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Justices accept 5 cases

March 5, 2012
IL Staff
The Indiana Supreme Court has taken five cases, including one challenging the constitutionality of the state’s medical malpractice cap and a case on the reasonableness of hospital fees charged.
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Justices decline Camm prosecutor case

February 16, 2012
IL Staff
The Indiana Supreme Court decided Tuesday it will not disturb the ruling by the Indiana Court of Appeals that Floyd County Prosecutor Keith Henderson can’t be involved in the retrial of David Camm. Camm is set to be tried for a third time for the murders of his wife and two children.
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Justices dissent on denying transfer in wage payment case

February 14, 2012
Michael Hoskins
Two Indiana Supreme Court justices disagreed with their colleagues about not taking a case on the state’s wage payment statute, issuing dissent that described how they believe the justices should clear up perceived uncertainty about whether the law can be applied to certain claims before the Indiana Department of Labor.
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Justices take environmental, land rights appeals

February 13, 2012
Michael Hoskins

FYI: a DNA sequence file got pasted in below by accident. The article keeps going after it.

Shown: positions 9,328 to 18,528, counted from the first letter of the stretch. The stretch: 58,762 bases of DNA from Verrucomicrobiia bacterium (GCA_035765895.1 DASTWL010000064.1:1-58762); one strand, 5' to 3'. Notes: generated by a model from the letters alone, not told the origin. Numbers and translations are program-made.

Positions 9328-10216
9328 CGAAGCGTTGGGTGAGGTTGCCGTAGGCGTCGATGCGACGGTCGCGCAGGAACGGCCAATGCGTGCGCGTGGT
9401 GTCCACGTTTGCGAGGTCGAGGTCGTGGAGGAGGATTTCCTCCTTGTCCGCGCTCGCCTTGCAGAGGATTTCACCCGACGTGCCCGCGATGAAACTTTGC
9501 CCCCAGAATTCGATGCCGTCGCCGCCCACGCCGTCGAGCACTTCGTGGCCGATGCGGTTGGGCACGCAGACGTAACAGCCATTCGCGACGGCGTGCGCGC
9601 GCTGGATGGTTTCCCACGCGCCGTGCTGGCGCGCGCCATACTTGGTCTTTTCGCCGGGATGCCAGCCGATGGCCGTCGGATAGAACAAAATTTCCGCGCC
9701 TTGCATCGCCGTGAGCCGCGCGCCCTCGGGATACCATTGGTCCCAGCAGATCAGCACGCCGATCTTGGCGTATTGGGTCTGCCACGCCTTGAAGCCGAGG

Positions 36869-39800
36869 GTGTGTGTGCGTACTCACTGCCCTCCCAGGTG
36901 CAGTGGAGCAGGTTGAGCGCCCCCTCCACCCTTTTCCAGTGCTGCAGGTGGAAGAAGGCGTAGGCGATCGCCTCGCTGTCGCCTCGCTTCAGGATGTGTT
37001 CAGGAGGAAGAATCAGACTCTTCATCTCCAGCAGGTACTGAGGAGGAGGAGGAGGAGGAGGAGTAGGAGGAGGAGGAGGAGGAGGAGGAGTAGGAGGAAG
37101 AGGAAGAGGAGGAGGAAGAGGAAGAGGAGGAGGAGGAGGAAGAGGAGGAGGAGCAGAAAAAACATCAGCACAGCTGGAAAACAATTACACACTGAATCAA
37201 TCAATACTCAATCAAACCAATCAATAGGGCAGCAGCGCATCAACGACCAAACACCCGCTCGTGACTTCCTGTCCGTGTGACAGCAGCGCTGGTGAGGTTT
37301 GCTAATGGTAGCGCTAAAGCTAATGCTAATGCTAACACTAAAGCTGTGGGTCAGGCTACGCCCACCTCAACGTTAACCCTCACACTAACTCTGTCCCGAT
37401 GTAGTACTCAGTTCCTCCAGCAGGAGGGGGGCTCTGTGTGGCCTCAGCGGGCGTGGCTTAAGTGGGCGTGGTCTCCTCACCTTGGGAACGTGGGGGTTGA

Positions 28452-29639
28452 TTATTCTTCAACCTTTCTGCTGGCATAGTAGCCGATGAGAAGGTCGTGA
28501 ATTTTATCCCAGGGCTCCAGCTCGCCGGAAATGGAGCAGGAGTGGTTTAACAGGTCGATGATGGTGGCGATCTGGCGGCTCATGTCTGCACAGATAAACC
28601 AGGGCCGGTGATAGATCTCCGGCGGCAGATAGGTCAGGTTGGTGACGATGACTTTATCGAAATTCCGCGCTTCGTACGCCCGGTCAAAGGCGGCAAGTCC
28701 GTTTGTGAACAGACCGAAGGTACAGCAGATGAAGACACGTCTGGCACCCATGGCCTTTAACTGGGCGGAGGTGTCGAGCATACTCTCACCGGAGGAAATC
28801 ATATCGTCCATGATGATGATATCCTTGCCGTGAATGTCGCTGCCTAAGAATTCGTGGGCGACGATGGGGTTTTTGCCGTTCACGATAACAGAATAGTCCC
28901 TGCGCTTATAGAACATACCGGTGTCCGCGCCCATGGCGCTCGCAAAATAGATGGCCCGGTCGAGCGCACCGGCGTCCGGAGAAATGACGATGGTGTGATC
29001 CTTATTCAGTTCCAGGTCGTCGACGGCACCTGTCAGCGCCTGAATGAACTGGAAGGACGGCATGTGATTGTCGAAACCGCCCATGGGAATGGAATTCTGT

The Indiana Supreme Court accepted two civil cases last week on transfer, in addition to the two-high profile appeals involving legislative fines against lawmakers and Secretary of State Charlie White.
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Justices accept 2 cases

February 6, 2012
Jennifer Nelson
The Indiana Supreme Court granted transfer to two cases, including one involving the validity of a search warrant.
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Indiana Supreme Court takes 4 cases

January 31, 2012
IL Staff
The Indiana Supreme Court granted transfer in four cases for the week ending Jan. 27 and denied transfer in 11 others.
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AG's office says disputes over legislative rules should not be decided in court

January 30, 2012
IL Staff
The Indiana Supreme Court will hear the state's appeal in the lawsuit over collecting fines imposed on absent members of the Legislature. The state's highest court on Friday ruled 4-1 to accept jurisdiction of the interlocutory appeal sought by the Indiana attorney general's office, which represents the state and officials named as defendants in the legislative fines lawsuit, Crawford v. Berry.
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Supreme Court takes 2 cases

January 24, 2012
IL Staff
The Indiana Supreme Court granted transfer to two cases last week, in which they issued decisions, and denied transfer to eight other cases.
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Justices dismiss malpractice complaint appeal

January 12, 2012
Jennifer Nelson
The Indiana Supreme Court has vacated transfer to a case involving a proposed medical malpractice claim, finding that the trial court order at issue is not a final appealable judgment.
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Justices take 4 cases

January 9, 2012
IL Staff
The Indiana Supreme Court has accepted four cases on transfer.
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High court takes 2 cases

December 28, 2011
IL Staff
The Indiana Supreme Court has taken a counterfeiting case and a case involving credit time that presents an issue of first impression, according to its latest transfer order.
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Justices grant transfer in 1 civil case

December 19, 2011
IL Staff